We computed prevalence rates and risk ratios (RRs) among patients and the general population. Depression and anxiety symptom scores higher than 7 (moderate to severe levels of depression and anxiety) were considered as clinically meaningful and were coded with 1. We performed χ2-tests to investigate differences in depression and anxiety rates over the four time points. To obtain values from the general population, random samples were drawn from the comparison population with five age- and gender-matched norm participants per patient for each assessment point. We drew separate samples for each assessment point because patients got older during the study period and younger patients were more likely to dropout. For random selection of the age- and gender-matched control groups the R-package MatchIt23 was used. RRs and 95% confidence intervals were computed for patients to experience moderate or severe levels of depression and anxiety.
In a second analysis, individual growth curve models with random intercepts were computed to assess change in self-reported symptoms of depression and anxiety within individuals as opposed to changes in sample means across time points. The four assessment points (level 1) were nested within individuals (level 2). Depression and anxiety were measured at four different time points (pre-HSCT, 3, 12 months and 5 years after HSCT). Covariates were included in the models in backward elimination procedure and were tested for explanation of intercept variation. The following demographic and medical variables were included: age, gender, being in a relationship, education (>9 years of education), employment status (employed, unemployed and non-working), diagnosis (AML versus other), years since diagnosis, treatment before conditioning, acute and chronic GVHD, myelotoxicity of pretreatment and conditioning regimen, donor characteristics (matched versus unmatched, related versus unrelated) and occurrence of relapse or progression. Covariates with significance level ⩽10% were retained in the model. In a last step, each covariate was included in an individual model as a cross-level interactive term in order to find individual factors that explain slope variation, that is, the strength of increase in depression or decrease in anxiety. In avoidance of inflation of Type 1 error when 11 individual tests for cross-level interaction are carried out, the level was Bonferroni-adjusted to alpha=0.45% (5%/11). Finally, because of the high rate of dropout throughout the study period, pattern mixture modeling was applied for the outcome variables depression and anxiety.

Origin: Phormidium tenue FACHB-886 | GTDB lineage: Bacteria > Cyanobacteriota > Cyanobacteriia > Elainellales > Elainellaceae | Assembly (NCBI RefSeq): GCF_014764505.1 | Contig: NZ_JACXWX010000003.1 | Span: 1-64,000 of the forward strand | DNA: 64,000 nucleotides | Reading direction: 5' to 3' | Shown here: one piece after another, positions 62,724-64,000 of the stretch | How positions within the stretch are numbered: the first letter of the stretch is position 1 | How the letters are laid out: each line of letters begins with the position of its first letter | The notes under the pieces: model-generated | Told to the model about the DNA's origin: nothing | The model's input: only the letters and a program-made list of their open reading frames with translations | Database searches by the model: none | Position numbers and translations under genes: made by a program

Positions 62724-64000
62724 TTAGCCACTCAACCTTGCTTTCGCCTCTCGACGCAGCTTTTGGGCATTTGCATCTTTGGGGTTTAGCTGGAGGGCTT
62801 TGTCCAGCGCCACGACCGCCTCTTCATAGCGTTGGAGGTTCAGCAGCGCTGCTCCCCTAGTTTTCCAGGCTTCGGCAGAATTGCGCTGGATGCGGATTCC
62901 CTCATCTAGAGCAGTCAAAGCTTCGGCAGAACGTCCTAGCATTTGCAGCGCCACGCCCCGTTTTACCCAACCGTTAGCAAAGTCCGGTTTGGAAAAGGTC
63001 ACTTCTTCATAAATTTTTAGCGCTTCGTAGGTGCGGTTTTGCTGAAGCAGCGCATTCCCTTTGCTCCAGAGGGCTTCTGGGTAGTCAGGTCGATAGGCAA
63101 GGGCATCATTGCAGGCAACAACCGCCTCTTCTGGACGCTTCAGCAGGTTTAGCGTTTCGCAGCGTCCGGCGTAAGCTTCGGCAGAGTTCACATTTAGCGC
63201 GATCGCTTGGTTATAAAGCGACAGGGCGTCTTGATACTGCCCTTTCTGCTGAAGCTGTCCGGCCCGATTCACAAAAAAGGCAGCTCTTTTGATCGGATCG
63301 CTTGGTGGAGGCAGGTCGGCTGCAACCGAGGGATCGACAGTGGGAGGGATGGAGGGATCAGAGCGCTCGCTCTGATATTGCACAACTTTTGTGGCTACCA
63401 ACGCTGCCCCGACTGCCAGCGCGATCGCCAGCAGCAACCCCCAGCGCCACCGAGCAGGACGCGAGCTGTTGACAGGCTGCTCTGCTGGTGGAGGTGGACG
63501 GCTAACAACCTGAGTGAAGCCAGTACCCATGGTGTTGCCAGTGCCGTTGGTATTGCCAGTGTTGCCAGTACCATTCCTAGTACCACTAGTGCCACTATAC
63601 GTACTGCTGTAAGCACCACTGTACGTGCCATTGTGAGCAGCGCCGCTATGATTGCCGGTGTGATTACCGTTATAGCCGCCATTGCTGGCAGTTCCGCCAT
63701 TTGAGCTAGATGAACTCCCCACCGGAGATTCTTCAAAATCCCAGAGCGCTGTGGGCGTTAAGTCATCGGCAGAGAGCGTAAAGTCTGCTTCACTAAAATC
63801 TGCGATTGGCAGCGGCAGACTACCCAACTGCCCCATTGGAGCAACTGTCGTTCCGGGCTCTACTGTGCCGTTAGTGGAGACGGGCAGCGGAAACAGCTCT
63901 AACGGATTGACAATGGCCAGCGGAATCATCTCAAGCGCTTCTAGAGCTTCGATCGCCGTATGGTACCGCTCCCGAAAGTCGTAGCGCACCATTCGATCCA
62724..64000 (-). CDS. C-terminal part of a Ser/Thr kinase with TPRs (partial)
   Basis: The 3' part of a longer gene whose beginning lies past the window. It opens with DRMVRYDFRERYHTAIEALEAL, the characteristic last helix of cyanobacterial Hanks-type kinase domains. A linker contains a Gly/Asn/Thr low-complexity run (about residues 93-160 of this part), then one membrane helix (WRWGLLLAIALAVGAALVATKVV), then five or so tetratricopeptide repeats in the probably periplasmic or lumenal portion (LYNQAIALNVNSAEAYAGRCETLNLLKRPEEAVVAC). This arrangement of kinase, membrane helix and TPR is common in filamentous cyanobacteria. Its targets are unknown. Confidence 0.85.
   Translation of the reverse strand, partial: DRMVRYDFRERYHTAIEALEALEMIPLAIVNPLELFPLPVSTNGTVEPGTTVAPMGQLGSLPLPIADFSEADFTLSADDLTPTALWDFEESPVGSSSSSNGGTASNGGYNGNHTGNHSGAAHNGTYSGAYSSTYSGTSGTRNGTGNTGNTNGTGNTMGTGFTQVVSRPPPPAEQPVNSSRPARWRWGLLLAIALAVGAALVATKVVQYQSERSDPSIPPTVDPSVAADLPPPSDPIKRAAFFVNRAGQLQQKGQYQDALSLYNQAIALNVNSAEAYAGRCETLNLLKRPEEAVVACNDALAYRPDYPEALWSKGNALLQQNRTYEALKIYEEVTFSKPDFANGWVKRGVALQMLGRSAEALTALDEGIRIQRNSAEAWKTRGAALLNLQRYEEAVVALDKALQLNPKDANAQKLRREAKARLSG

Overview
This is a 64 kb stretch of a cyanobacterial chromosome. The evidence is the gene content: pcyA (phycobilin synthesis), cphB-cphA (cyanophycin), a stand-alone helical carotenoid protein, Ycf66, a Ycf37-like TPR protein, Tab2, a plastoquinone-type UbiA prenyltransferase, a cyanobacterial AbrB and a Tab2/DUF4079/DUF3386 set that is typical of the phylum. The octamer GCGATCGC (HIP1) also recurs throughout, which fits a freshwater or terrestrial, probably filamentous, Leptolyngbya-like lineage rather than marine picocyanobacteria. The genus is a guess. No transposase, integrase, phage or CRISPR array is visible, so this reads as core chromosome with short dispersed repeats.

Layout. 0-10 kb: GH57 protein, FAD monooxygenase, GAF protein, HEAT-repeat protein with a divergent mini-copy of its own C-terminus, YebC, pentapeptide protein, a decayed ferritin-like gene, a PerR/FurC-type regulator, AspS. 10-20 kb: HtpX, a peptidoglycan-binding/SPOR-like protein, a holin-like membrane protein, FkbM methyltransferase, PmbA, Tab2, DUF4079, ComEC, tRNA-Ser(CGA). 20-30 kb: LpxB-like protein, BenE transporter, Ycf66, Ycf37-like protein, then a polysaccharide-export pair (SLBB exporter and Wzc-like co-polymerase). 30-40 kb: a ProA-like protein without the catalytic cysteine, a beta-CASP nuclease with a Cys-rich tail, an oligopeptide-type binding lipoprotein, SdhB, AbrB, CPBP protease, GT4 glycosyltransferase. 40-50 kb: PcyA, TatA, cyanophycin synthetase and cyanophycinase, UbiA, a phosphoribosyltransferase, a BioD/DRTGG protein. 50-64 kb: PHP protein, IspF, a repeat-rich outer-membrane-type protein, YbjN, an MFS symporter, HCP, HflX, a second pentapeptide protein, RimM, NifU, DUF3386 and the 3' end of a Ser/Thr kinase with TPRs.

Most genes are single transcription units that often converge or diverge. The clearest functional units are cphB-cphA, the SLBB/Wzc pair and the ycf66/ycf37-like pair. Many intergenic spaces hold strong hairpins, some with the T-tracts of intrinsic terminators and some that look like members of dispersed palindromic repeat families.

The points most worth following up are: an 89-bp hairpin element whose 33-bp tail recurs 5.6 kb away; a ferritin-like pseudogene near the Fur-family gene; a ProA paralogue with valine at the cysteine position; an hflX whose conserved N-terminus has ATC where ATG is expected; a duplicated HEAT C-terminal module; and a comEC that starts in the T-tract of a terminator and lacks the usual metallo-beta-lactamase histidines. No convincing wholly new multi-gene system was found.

Of the 239 patients at baseline, three did not fill in the questionnaires, which is why they were excluded from all analyses. Table 1 illustrates that patients with ⩽9 years of education, being in pretreatment with chemotherapy, being pretreated with autologous HSCT, being diagnosed with multiple myeloma and with myelotoxic pretreatment were significantly more likely to dropout of the study.